52 in 52 Week 18: Missions and Money by Jonathan Bonk

shop-omsc.rpdesign.com7.jpeg"Is it any wonder that Christians from poorer parts of the world -- in response to the siren appeal of the gospel of plenty modeled by the Western [workers] -- respond to the implicit invitation by saying "Yes!" to materialism? We should not be surprised at the discovery that Western workers are now credited with being one of the greatest secularizing agencies of the past two centuries" (Bonk, p.77)


This book reminded me of a book I read in the early 80's called Rich Christians in an Age of Hunger by Ron Sider. I loved that book because it was both biblical and practical and set some of my convictions about wealth in my early 20's. Bonk even has it as a reference in the bibliography. Good for you, Bonk.

It also reminded me of Richard Foster's excellent book, The Freedom of Simplicity which is also practical and inspirational. 

I liked the book at the beginning, but I feel like he got increasingly critical and judgmental as the book progressed. It is extensive in its criticism and gives a good case for a biblical view of wealth and poverty, but it is very short on PRACTICAL solutions to what he perceives as the problem. 

His thesis is that affluence among western missionaries is the Achilles' heel of missions. He contends that western missionaries sent to Third World countries are usually very wealthy by local standards, and this inhibits the spread of the Gospel because they are not incarnating it or going the way of the cross through self-sacrifice. I think this is true in many cases. It is just hard to know where that line is drawn in some cultures; and again, it is all theoretical and well-researched, but where are the practical steps for turning this long time trend in the opposite direction? He seems to think that all missionaries are turning a blind eye to it and ignoring the call of God, but I can't help but think that they just don't know where to start. Bonk gives no help. 

It is also easy for Bonk to make all these condemnations from his comfortable western existence on the east coast having only spent two years in famine relief overseas in his adult life. Growing up overseas doesn't cut it for me. Why don't you go and try to live overseas by these principles you preach and then write a book?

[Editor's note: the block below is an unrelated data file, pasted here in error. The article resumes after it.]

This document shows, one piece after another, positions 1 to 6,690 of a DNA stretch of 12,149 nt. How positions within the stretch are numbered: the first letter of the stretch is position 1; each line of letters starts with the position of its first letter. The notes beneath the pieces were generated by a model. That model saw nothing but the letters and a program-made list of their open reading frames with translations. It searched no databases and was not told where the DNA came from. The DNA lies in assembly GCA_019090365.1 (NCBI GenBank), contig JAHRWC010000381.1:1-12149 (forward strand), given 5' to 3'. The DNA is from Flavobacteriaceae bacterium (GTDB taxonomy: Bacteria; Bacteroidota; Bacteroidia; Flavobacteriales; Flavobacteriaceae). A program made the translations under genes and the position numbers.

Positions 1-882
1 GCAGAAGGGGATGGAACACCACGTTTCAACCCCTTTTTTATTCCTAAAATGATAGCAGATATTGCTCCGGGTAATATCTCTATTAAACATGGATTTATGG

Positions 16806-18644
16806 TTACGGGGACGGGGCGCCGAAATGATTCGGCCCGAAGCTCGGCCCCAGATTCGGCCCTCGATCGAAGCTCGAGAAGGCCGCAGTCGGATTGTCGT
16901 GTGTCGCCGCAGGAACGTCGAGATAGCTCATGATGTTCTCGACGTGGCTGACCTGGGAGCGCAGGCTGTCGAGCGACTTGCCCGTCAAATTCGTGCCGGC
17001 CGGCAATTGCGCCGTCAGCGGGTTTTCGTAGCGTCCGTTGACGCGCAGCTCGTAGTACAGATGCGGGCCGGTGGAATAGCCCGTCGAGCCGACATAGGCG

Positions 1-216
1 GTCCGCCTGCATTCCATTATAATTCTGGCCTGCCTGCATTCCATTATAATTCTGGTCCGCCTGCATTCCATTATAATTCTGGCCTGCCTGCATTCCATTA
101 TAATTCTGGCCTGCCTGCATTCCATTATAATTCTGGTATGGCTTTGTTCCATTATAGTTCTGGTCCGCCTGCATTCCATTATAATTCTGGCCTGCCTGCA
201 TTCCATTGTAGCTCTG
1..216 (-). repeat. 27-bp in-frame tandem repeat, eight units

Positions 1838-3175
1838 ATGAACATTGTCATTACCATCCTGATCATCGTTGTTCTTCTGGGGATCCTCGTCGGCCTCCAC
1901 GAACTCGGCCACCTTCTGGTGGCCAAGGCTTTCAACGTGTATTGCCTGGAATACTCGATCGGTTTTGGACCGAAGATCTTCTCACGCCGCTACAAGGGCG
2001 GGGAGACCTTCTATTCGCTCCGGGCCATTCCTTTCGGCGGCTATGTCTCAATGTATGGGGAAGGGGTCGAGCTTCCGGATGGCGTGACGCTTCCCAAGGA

The tone was judgmental rather than inspiring and challenging. Also, he used big words that could make this book inaccessible for many readers.  

My husband worked for a foreign government overseas. As a foreign worker, he was given a better financial package than his foreign coworkers, but we chose to live at the same standard of living, sometimes below. Our neighbors had two cars (we had one as we did in the US - which is unusual) with their first car being a Mercedes or BMW, and the second being the national car. Our first car was the national car (which was a piece of junk, but I digress). Our neighbors had air-conditioning in every room, we only had it in the master bedroom. Our neighbors had live-in house help from poorer neighboring countries and treated them like slaves. We had three different nannies (one at a time) that came from the US for  our first year there to help me with child care so I could get out and learn the language. We treated them like daughters.  We went to our neighbors houses, and most had two kitchens and expensive furnishings. We had one kitchen and inexpensive furniture purchases.  

I don't say this to justify myself, but to clarify that not all westerners live above the standard of living of the nationals who were quite materialistic in their outlook. Historically, the western missionaries didn't necessarily transport the materialism because missionaries were not (and still are not) allowed for the majority population, yet the majority population became materialistic all on its own. The greed of Western capitalism had invaded their world through the media, not through missions. Look at the grandiose materialism of the Gulf countries where western missionaries have never been allowed. Materialism is in the heart of every man, in my humble opinion.  To blame it all on western missionary influence is far too simplistic for my sensibilities!

Maybe this is the case in places like Africa, where most of Bonk's research originates. I have never been there. I would venture to say that, while missionaries might have had an influence, colonialism was also to blame. 

I think Bonk dismisses the many hard-working and wonderful people who have gone overseas with the pure motive of loving others in the name of Christ. Sure there are those who do it for ego and significance (I know some), but the vast majority have truly incarnated Jesus and walked the way of the cross which is more than I can say for Bonk who has lived in the US most of his adult life. 

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